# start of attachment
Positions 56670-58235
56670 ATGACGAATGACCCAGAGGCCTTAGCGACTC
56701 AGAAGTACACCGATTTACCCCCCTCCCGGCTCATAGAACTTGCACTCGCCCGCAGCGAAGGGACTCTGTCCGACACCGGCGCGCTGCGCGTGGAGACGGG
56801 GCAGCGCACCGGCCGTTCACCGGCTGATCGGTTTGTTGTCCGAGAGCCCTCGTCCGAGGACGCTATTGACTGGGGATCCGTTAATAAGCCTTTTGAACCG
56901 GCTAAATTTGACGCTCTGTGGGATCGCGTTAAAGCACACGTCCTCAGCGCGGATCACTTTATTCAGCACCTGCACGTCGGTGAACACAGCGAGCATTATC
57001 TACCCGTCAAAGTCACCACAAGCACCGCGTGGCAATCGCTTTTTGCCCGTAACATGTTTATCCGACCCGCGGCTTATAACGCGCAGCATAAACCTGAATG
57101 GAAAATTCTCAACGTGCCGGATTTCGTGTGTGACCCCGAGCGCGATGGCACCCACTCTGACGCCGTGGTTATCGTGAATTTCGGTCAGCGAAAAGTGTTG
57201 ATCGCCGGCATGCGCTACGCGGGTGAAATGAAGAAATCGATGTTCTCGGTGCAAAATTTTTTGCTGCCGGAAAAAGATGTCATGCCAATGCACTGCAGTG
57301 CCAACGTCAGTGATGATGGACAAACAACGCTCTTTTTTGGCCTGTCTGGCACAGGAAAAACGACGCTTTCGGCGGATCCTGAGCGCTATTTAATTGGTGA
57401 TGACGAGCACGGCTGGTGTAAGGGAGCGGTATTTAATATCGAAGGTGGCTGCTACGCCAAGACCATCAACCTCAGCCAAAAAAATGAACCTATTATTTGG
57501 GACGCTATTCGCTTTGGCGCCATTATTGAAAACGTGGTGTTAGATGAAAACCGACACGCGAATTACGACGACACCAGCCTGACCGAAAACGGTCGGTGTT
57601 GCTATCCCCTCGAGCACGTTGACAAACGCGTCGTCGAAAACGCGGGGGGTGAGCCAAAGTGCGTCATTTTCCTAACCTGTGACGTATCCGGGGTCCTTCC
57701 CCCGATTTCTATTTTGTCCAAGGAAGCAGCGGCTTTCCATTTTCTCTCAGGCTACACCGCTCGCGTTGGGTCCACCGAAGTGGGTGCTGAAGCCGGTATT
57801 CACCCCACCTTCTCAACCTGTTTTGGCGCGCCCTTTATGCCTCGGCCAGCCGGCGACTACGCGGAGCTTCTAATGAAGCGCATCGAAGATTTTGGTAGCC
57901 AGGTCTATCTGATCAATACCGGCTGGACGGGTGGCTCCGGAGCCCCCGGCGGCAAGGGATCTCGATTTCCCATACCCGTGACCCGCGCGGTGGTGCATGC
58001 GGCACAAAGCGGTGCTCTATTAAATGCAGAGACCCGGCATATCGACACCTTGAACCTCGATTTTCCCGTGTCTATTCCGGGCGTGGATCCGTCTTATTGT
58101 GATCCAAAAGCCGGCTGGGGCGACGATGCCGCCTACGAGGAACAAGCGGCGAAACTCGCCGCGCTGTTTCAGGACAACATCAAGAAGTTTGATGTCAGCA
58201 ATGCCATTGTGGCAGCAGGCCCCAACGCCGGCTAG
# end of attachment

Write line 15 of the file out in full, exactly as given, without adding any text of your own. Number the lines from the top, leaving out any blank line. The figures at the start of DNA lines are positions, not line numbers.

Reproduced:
57901 AGGTCTATCTGATCAATACCGGCTGGACGGGTGGCTCCGGAGCCCCCGGCGGCAAGGGATCTCGATTTCCCATACCCGTGACCCGCGCGGTGGTGCATGC